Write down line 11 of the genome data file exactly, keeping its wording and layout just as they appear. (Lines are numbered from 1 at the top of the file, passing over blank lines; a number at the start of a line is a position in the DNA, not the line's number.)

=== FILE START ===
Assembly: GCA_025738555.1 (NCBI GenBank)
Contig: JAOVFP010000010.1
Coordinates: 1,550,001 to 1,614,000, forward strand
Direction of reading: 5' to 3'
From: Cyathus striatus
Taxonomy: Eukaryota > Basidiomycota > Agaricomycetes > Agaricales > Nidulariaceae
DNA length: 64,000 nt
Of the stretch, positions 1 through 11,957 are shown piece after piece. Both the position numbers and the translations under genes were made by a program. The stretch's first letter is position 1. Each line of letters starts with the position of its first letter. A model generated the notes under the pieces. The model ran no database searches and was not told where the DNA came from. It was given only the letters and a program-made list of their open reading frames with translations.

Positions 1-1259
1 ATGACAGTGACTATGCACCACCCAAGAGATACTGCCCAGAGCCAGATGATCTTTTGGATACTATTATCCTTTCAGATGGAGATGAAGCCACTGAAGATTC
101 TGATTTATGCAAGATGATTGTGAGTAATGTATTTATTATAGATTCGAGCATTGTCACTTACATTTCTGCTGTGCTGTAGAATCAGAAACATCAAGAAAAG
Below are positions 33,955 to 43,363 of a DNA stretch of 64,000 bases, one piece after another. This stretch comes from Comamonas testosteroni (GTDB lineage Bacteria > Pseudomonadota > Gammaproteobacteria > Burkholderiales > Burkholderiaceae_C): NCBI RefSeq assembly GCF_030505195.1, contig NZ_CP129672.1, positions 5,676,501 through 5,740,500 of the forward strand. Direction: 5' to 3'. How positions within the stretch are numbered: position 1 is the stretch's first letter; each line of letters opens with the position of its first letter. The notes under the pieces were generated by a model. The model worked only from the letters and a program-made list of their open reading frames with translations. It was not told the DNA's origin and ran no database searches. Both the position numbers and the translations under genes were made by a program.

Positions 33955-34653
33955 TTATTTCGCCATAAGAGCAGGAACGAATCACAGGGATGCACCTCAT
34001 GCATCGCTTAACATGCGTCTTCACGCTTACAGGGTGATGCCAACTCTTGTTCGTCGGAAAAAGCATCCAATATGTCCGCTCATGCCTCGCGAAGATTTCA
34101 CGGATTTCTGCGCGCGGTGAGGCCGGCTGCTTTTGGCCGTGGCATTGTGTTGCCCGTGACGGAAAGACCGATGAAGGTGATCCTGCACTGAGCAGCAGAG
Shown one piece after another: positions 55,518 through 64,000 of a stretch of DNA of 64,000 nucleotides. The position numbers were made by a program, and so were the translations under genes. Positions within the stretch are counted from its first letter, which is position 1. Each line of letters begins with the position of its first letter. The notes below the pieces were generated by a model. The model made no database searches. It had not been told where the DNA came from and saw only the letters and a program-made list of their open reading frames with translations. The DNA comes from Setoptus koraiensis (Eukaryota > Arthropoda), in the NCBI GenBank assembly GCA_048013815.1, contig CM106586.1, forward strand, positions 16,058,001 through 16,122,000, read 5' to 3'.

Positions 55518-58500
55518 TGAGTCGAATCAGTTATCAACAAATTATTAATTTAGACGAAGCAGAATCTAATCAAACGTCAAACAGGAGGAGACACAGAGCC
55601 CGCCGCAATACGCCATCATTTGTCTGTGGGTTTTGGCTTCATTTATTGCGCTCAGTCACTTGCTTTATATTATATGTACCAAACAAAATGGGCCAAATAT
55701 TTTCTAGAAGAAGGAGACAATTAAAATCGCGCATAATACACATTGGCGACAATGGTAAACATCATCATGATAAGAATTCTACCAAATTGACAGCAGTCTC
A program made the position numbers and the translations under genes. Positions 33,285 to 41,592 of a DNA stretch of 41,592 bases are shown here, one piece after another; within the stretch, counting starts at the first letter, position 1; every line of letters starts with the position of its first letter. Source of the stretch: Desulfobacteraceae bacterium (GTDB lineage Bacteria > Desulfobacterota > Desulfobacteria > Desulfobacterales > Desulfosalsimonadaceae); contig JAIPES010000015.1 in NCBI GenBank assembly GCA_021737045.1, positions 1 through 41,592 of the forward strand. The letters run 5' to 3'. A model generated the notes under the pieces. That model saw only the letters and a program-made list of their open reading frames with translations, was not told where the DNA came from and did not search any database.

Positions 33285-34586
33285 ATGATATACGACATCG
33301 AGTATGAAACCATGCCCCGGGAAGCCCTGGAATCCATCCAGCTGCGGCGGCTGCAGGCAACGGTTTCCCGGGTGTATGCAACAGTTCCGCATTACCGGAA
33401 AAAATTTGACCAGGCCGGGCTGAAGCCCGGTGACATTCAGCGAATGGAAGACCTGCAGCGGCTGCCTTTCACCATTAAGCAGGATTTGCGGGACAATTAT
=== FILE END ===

101 TGATTTATGCAAGATGATTGTGAGTAATGTATTTATTATAGATTCGAGCATTGTCACTTACATTTCTGCTGTGCTGTAGAATCAGAAACATCAAGAAAAG